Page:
There are a lot of authors that could be considered influential on me.  And Dicks is probably one of them.  In fact, I’d argue that outside of Robert Holmes, no writer had a bigger influence on Doctor Who than Dicks.

I read and re-read a metric ton of Target novels in my youth.  I loved them and have fond memories of them.   Today I’m rediscovering them thanks to BBC audiobooks of the range.  As I discovered then, some are good, some are OK and some are great.

So, thank you to the man known in Whovian circles as Uncle Terrance.   I hope that your family finds comfort in this time of loss and that you rest in peace.

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Excerpt: Fury from the Top of the Stairs

Last week, Shortcake was startled while climbing the stairs and I got to find out how fast I can run.

I decided it was a good chance to post on my “being a dad” blog.  Here’s an excerpt:

Shortcake doesn’t react well to being startled.  Most of the times, she’ll just let out a yelp. But last week, she was climbing the stairs to give Mommy and her sister cat a hug.  I was planning to follow her upstairs, but got distracted by something that kept me from being on the stairs with her at the moment of the big scream.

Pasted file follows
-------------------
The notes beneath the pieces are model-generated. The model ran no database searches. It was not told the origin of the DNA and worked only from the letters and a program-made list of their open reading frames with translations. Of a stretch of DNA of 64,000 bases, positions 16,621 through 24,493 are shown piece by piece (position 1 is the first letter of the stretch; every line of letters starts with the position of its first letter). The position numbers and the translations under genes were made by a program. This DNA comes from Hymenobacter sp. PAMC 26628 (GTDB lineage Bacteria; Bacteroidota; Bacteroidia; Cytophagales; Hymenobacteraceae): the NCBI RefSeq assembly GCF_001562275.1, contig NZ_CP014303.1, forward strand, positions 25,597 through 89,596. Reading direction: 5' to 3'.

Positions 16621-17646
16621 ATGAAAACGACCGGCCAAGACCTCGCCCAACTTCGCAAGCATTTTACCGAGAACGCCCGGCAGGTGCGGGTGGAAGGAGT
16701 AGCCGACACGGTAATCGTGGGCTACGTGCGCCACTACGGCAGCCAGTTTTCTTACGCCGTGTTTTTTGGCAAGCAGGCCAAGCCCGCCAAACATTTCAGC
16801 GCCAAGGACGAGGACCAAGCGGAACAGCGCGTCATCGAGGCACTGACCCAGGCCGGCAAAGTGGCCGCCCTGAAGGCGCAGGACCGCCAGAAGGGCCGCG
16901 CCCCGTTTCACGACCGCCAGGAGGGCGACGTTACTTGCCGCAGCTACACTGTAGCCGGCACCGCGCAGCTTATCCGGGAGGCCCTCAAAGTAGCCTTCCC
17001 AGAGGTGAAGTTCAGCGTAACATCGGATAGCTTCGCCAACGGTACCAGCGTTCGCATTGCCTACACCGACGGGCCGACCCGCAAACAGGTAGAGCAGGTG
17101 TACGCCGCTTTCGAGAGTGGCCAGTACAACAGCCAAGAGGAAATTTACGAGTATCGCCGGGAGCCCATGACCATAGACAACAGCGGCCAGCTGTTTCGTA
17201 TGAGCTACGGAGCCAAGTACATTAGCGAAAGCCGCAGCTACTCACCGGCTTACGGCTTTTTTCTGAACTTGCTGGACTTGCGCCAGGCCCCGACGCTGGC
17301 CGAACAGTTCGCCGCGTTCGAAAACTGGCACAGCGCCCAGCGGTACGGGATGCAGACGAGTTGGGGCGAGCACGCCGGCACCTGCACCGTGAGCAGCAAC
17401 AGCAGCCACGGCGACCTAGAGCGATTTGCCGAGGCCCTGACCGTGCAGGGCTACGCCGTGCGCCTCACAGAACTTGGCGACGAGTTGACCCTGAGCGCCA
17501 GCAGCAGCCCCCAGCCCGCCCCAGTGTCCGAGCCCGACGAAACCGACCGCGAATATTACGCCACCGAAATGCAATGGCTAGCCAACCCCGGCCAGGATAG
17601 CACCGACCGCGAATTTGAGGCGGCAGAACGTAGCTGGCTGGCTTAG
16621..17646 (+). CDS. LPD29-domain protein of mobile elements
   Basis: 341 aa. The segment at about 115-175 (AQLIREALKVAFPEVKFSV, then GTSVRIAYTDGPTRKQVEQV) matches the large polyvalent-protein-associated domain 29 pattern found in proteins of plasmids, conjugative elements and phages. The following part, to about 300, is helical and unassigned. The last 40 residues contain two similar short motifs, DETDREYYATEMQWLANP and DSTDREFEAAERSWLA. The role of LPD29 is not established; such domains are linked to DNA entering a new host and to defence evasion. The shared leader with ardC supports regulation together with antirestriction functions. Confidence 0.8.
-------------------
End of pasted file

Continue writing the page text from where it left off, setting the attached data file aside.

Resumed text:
If you’d like to read the entire story, you can HERE.

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TV Round-Up: The Orville: Identity, Parts 1 & 2

identity2For most of this season, I’ve felt like the better episodes of The Orville have come from everyone but Seth MacFarlane.  And then, he has to go and deliver what is probably the best episode of the series so far with “Identity, Part 2.”

This two-part installment felt like The Orville’s attempt at “Best of Both Worlds,” taking our characters to some dark, scary places all while facing the potential obliteration of humanity at the hands of robotic beings.  And while the cliffhanger here isn’t quite up to “Mr. Worf, fire!” (to be honest, few cliffhangers are), it was still enough that I was glad I’d let episodes build up on the DVR and didn’t have to wait a week to see how it all played out.

MacFarlane and his writing staff pull a lot of threads into focus here, from the romance of Doctor Finn and Issac to the on-going conflict with the Krill to the revelation of why Issac was really on the ship to begin with.  Watching as Issac and his robotic others revealed that Issac was there less to learn about becoming a member of the Union and more to probe for weaknesses and possible ways to destroy humanity really put the comment about his race being “incredibly racist” from the pilot into a completely different light. Continue reading

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Audiobook Review: Doctor Who: The Mind of Evil by Terrance Dicks

Doctor Who: The Mind of EvilMany Whovians consider “The Daemons” to be the Pertwee-ist story of the Third Doctor’s era.